The tickle of curiosity. The gasp of discovery. Fingers running across the keyboard.

The tickle of curiosity. The gasp of discovery. Fingers running across a keyboard

Sunday, April 17, 2016

I'm Game! An Interview with a Game Warden - Information for Writers

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In this article we are speaking with Roger Guay and Kate Flora who collaborated on the book A Good Man with a Dog

Can you start Roger by telling me about your background

Roger - 
The book is about a Game Wardens life in the real world the good the bad and the ugly. Most people see this field of Law enforcement as the wander around and take care of baby animals stuff but its the furthest from the truth.

Fiona -
What is a Game Warden's job description? How did you decide this was the career for you?

Roger - 
Game Wardens or Conservation Officers duties vary from state to province; but here in Maine, we enforce hunting fishing and recreational vehicles and look for and recover all missing people missing in the fields and forest of the state. We have full police powers and duties.

Growing up I was trained to avoid wardens at all cost. But I grew older and saw what they stood for and protected.  I met a guy dying of cancer and spent time talking to him about what mattered in his life. Then when my father died in a drowning accident, a warden befriended me. That's when I understood what wardens were about.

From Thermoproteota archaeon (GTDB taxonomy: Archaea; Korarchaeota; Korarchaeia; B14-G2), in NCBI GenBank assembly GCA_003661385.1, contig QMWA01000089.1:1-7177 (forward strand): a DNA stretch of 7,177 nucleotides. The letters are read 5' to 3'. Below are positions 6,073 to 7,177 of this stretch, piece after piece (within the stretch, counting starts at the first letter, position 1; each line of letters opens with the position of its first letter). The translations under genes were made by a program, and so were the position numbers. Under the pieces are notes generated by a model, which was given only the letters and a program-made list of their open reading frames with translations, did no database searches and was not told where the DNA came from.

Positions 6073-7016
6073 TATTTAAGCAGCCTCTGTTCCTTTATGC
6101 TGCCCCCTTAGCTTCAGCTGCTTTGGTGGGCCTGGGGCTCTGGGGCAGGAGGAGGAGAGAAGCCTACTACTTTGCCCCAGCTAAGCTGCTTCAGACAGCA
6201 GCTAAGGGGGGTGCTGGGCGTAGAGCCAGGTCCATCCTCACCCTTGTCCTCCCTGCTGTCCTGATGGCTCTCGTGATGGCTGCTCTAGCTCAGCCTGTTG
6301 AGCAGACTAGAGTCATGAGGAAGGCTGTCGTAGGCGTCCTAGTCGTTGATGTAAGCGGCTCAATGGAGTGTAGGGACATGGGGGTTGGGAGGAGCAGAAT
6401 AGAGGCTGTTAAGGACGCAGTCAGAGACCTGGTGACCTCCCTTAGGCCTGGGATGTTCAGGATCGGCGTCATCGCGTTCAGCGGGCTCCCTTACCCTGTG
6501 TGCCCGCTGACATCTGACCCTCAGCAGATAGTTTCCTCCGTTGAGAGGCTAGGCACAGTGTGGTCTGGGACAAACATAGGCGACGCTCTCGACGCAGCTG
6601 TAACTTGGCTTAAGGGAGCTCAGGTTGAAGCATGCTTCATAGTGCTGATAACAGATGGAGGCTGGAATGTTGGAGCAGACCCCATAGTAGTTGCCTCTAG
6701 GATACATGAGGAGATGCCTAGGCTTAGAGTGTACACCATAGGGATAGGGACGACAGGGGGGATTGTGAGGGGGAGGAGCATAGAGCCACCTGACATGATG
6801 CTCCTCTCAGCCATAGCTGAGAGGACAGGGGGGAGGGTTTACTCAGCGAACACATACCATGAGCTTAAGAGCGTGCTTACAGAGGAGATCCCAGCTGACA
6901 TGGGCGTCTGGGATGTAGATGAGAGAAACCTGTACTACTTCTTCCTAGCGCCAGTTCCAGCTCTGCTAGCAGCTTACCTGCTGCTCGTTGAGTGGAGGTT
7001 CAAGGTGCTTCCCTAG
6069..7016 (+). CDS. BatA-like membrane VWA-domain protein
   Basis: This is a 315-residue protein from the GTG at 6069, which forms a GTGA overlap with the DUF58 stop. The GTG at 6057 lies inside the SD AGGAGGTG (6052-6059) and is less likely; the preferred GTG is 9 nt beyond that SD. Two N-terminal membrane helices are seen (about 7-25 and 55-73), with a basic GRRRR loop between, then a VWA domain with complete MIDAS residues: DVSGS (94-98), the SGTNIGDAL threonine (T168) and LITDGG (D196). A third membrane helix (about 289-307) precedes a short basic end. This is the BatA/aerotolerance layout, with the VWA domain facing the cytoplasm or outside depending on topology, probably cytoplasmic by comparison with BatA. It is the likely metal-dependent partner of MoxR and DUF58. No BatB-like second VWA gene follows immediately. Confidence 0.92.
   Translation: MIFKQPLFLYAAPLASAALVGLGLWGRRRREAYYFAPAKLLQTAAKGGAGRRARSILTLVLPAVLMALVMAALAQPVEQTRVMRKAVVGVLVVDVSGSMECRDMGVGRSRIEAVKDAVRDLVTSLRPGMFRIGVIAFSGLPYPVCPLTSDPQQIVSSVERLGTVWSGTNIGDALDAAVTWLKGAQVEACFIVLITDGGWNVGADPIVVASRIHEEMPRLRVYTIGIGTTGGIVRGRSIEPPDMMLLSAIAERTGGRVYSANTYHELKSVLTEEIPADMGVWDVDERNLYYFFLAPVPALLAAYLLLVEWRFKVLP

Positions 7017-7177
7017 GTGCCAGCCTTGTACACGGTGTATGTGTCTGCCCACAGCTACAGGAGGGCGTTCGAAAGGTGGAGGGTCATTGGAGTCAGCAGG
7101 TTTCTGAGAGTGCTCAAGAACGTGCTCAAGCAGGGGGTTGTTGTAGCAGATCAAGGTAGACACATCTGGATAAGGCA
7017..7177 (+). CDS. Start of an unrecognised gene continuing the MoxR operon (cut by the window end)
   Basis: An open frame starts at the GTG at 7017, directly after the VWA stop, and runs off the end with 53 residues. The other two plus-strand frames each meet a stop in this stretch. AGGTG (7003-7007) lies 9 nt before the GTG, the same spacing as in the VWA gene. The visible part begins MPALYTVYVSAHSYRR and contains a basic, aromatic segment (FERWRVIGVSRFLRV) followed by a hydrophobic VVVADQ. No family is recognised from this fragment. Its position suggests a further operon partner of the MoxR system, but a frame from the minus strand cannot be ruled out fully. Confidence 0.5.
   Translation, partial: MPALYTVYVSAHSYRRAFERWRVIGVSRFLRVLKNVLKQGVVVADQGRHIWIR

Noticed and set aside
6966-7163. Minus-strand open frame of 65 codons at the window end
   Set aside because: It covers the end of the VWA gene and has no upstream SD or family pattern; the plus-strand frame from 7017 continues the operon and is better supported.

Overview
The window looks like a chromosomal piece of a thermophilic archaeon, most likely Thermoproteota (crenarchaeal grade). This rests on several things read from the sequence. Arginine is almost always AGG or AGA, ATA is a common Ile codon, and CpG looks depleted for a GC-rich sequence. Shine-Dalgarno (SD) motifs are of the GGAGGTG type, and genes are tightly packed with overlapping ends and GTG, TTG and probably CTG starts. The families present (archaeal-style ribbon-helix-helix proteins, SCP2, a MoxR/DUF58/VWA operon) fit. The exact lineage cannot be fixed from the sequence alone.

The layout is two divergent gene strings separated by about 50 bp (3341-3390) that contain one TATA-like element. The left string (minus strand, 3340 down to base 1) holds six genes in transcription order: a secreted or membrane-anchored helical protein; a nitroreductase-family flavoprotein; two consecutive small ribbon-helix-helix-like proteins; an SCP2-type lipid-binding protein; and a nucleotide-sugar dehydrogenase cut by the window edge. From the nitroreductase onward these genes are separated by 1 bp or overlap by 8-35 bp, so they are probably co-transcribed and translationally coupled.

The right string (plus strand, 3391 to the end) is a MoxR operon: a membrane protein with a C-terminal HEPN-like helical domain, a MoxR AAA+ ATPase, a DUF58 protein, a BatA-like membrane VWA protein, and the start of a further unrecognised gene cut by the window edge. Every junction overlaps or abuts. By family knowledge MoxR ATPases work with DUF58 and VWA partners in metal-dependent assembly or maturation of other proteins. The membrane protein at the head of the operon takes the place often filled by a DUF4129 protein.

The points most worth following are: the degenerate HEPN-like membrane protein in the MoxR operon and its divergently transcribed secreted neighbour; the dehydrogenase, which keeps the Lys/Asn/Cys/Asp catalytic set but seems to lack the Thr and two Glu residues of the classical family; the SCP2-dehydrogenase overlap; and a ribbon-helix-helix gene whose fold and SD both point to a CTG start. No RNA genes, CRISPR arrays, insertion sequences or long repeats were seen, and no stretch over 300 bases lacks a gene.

My family background was guiding and working for the Canadian pacific rail. I worked as a forester scaler before getting hired.

Fiona - 
Would you be willing to share the insights you gleaned from the man who spoke with you about his end of life thoughts with you?

What moved you towards this kind of work from that interaction?

Roger - 

He began to reflect on his life as a mentor and wanted me to understand what was and was not important in life. His memories he had made with his family hunting and fishing and the adventures in the outdoors were the only thing that had value to him in his final months.

Fiona -
So you became a games warden - what personality traits do you think serve you best in your job?

Roger -
Hate the sin not the sinner best weird way to put it. A lot of poachers love the outdoor resources and were for the most part nice people, but their view of the glass was half full instead of half empty. To preserve our wildlife for future generations, we need the cup to filling up not emptying down. Make sense?

Fiona - 
Yes thank you. (To read more about WILDLIFE FORENSICS go HERE)

Fiona - 
When do you start your day? When does it end?

Roger - 
A wardens day is tied to the season not a clock. Its all about keeping an eye on vulnerable exposure to fish and critters. for example smelts are running here right now they run up small streams at night to lay eggs if no one protects them they will all be caught and the smelt run will be no more affecting all the fish in the lake. So you have no clock you work cycles of life.